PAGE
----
The Jakarta Post
The government aims to have 10 million micro, small and medium enterprises (MSMEs) go digital by the end of the year to help them ease the financial burden of the pandemic, a high-ranking official has said.
Cooperatives and Small and Medium Enterprises Minister Teten Masduki said there were currently only around 8 million MSMEs that had an online selling platform, either through e-commerce or social media. The number represents around 13 percent of all MSMEs in the country.
“Businesses that can survive and thrive during this pandemic are those that have an online presence,” he said during a keynote speech at an Indonesian Fintech Association (Aftech) online discussion on Tuesday.
Teten said that MSMEs also needed to integrate their businesses with digital payment solutions because consumers were switching to cashless payments due to fears of contracting the coronavirus.
“Digitalizing payments for small businesses allows them to have transaction records that can be used to apply for loans,” he added.
According to a recent survey by YouGov, 75 percent of Indonesian respondents have mostly used digital payments, such as e-wallet OVO, in the last three months, followed by debit or credit cards, which indicates that a large portion of consumers is accustomed to e-payments.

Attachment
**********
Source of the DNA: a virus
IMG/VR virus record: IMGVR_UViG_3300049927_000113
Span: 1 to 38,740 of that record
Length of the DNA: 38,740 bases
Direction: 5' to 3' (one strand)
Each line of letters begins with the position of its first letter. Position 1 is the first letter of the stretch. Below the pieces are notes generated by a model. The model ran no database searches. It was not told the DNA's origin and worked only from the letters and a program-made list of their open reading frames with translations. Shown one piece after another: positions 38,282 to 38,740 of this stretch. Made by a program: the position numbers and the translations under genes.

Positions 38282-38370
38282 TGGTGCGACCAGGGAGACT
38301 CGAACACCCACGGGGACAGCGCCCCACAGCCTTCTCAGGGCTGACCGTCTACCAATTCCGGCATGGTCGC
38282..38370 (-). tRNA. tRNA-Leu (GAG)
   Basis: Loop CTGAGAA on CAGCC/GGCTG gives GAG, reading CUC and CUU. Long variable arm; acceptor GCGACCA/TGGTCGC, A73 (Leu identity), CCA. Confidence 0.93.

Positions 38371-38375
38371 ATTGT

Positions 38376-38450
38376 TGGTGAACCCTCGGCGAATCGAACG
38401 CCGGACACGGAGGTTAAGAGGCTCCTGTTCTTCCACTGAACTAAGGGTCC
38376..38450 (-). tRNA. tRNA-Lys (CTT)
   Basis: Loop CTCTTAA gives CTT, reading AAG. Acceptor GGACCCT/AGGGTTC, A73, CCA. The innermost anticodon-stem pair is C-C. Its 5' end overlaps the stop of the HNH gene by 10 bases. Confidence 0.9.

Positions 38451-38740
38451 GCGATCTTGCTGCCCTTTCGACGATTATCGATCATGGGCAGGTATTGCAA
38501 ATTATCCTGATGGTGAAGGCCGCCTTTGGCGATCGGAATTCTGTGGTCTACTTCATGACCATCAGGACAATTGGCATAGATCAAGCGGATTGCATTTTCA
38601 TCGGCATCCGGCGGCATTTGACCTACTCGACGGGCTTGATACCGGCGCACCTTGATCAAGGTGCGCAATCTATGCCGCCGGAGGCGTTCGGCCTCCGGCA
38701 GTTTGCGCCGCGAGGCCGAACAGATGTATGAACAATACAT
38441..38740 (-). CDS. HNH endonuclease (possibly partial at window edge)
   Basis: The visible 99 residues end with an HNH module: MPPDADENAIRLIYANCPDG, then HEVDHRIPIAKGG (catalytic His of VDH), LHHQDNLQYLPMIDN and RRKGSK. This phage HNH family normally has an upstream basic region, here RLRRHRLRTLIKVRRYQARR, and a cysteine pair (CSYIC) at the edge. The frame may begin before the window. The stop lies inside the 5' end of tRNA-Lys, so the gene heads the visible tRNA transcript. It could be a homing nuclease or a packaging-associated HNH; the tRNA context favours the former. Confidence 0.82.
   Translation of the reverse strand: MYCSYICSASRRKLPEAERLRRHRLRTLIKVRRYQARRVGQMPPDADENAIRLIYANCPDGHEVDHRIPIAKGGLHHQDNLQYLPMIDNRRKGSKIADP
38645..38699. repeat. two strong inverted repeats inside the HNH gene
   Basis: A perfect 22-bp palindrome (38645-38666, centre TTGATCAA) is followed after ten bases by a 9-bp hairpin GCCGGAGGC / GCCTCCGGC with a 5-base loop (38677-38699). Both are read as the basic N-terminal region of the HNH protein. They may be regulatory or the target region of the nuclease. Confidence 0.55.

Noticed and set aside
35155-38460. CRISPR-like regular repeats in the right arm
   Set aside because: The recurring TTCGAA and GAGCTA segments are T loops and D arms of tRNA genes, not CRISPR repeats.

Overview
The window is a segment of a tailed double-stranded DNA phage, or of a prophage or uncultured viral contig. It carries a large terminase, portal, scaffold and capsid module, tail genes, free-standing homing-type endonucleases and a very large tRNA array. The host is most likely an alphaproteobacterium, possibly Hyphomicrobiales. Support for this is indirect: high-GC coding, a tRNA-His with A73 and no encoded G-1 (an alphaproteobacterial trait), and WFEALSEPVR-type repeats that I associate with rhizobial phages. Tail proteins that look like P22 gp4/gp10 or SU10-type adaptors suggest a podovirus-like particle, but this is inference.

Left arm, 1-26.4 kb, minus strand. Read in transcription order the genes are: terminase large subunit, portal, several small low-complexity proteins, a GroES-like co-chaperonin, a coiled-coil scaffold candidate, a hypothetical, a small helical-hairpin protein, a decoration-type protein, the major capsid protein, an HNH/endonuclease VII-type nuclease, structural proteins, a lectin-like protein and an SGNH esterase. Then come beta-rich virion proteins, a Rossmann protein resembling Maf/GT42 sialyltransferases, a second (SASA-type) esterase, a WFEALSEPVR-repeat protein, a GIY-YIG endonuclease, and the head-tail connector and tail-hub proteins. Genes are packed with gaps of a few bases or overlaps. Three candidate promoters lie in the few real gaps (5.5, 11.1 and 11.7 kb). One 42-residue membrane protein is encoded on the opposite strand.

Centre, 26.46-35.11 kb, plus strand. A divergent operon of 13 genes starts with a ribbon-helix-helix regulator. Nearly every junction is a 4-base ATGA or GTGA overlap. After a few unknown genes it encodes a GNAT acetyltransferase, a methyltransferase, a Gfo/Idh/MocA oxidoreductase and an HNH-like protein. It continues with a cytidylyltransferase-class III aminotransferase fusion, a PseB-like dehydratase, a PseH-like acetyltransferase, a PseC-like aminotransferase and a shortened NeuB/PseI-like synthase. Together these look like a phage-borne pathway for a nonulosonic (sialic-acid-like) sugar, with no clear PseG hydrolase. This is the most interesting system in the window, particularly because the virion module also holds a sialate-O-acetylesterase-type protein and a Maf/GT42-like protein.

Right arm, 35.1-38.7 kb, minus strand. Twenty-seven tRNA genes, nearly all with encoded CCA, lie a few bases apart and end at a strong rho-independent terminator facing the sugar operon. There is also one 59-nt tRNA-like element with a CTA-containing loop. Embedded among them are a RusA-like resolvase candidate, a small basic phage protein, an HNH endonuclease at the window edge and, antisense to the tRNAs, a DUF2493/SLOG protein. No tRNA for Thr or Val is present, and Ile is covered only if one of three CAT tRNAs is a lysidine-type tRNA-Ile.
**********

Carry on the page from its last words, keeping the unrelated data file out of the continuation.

Bank Indonesia assistant director Ronggo Gundala Yudha said there were 3.7 million merchants in Indonesia that used the Quick Response Indonesia Standard (QRIS) code, 2.5 million of which were small and medium enterprises, while 600,000 were micro merchants.
“During the pandemic, we did door-to-door QRIS education and eliminated the QRIS transaction fee to accelerate MSMEs’ digitalization,” he said.
Financial technology firm Xendit co-founder and COO Tessa Wijaya said that small and medium entrepreneurs who were already familiar with social media could easily adapt to digitalization.
“Partnering with start-ups and companies that focus on MSMEs is also important as they can further incentivize small businesses to go digital,” she said.
Small businesses, which make up around 60 percent of the country’s economy, are losing sales because of coronavirus restrictions, which are now being phased out in some places.
To help MSMEs, the government has allocated part of its Rp 641.17 trillion economic recovery stimulus to soften the impact of COVID-19. It also planned to spend $49.7 billion on procuring SME products and services.